QOTW “Should patients with HAE be organ donors?”
Jul 12, 2016
Dr. C: I would like to thank Janet Long for passing on this question—an interesting counterpoint to our discussion last week on the role of liver transplantation for HAE. To answer our reader I took the following from the government website for organ donation
You may still be able to donate your organs. Doctors will evaluate the condition of your organs when the time arises. The transplant team’s decision will be based on a combination of factors such as your specific illness and your physical condition to determine which organs and tissues can be donated.”
My reading of this is that HAE donors would be welcome and appreciated. As discussed in our last QOTW there may be special risks with the respect to liver or bone marrow related to HAE but all decisions are a risk/balance equation. There are a myriad of scenarios where an HAE donor—the gift of life, could save a recipient’s health.
Marc do you have any thoughts for our reader?
Dr R:There’s no absolute reason people with HAE can’t be organ donors. Donated organs are evaluated on an individual basis by transplant specialists at the time they become available and there are only a few specific reasons people are ineligible to donate: chronic viral infections like HIV, other systemic infections, or active cancer are the main ones. The major organs are generally unaffected by C1INH deficiency, so would be expected to function well as transplanted organs unless other health problems are involved. The one clear caveat is that the liver of a person with HAE due to C1INH-deficiency doesn’t produce C1INH normally, so that could potentially affect C1INH protein levels in a person receiving a transplanted liver from a donor with HAE Type 1 or 2. Since other non-liver cells in the body are capable of producing C1INH, it’s difficult to predict whether this would lead to HAE symptoms in the recipient. That specific issue would need to be considered by the individual transplant specialists considering the organ donation. But overall, individuals with HAE can consider organ donation and this certainly is an altruistic, life-saving act from those who are personally moved to do so.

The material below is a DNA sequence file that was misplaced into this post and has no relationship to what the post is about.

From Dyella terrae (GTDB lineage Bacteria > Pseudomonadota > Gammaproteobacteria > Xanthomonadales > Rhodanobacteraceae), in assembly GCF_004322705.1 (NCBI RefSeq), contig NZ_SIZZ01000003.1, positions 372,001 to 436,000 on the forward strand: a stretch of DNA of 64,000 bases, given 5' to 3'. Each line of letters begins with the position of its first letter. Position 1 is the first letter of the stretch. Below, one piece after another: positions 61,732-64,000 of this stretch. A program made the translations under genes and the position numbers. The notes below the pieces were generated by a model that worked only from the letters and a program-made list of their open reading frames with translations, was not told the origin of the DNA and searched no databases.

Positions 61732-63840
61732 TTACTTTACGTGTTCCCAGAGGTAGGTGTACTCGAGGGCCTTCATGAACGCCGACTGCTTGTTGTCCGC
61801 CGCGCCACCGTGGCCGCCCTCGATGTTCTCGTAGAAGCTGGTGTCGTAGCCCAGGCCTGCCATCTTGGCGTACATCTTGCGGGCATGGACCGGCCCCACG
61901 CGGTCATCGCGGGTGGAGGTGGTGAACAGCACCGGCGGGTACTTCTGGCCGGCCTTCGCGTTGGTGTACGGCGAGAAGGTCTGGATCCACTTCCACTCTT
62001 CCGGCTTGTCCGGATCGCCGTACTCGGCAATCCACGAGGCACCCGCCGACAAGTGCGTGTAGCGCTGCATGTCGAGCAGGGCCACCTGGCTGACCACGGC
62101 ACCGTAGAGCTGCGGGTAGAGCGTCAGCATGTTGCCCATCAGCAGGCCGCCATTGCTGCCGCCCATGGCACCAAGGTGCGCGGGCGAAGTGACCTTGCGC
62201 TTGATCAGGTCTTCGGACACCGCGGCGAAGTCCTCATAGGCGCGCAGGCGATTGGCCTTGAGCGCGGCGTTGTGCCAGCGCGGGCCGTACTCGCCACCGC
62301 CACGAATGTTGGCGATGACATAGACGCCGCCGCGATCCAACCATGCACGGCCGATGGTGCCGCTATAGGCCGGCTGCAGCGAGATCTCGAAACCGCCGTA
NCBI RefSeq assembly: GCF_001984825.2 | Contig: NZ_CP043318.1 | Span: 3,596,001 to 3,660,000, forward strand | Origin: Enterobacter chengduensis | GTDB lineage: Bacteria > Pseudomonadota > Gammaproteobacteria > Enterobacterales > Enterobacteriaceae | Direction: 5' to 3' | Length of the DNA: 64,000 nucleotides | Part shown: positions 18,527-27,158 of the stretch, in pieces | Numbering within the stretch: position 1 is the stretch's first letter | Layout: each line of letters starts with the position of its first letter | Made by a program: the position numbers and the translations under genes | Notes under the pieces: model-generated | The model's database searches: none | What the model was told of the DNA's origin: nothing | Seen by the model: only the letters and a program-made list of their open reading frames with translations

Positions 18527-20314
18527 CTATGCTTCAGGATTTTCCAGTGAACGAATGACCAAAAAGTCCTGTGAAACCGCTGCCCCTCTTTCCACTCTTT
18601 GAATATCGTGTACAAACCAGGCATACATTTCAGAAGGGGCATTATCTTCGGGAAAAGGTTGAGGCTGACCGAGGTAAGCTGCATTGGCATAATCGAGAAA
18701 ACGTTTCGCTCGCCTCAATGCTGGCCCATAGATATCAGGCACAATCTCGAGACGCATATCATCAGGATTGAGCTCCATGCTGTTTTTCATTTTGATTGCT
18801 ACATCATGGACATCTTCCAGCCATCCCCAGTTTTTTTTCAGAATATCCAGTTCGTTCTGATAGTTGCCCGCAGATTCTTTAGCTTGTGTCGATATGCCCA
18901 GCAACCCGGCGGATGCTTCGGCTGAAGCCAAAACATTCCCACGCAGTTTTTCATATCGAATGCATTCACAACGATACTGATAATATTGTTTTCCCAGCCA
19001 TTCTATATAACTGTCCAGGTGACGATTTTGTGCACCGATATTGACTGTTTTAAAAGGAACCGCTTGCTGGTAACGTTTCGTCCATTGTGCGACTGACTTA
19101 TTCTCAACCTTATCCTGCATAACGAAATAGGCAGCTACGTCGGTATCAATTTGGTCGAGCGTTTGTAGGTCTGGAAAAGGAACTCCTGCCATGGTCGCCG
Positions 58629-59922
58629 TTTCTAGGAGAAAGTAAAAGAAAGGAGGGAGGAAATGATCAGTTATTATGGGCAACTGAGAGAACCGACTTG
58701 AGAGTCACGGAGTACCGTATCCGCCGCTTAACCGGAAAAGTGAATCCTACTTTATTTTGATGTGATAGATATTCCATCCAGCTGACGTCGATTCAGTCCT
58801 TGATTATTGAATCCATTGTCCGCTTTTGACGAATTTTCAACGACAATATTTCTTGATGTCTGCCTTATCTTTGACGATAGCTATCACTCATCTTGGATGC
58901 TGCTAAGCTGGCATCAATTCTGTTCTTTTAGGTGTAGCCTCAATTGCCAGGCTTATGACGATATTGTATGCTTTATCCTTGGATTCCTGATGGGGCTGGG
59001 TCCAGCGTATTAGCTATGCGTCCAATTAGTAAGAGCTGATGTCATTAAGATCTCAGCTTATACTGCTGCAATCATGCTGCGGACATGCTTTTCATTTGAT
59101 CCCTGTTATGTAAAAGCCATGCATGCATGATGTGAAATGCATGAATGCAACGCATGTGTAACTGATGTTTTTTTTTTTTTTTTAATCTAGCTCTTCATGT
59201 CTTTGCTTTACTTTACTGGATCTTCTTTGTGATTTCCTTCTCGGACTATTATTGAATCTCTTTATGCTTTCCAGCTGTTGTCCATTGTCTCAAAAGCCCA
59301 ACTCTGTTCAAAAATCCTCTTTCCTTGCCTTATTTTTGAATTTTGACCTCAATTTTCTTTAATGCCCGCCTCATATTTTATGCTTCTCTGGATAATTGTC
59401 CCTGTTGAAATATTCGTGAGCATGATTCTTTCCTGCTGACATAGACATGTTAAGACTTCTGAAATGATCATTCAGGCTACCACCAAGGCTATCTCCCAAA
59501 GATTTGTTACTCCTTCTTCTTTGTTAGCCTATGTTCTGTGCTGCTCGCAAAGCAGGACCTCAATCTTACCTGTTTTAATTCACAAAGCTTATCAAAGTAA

Dr C: Thank you Marc. Bruce do you have anything to add regarding special concerns for organ donation and HAE?
Dr Z:I think that there are different criteria that would be used for different organs. Most blood banks will not accept HAE patients for blood donations. On the other hand, solid organ donations would likely be accepted both because HAE does not lead to organ failure and because organ donations are so desperately needed. I cannot see how having HAE should deter a person from making the decision to be a donor.
Dr C:Thank you Bruce and Marc. I hope that this information was of interest to our reader and followers with HAE. I believe that this is a noble cause for us all to embrace. We look forward to hearing from you and our next QOTW.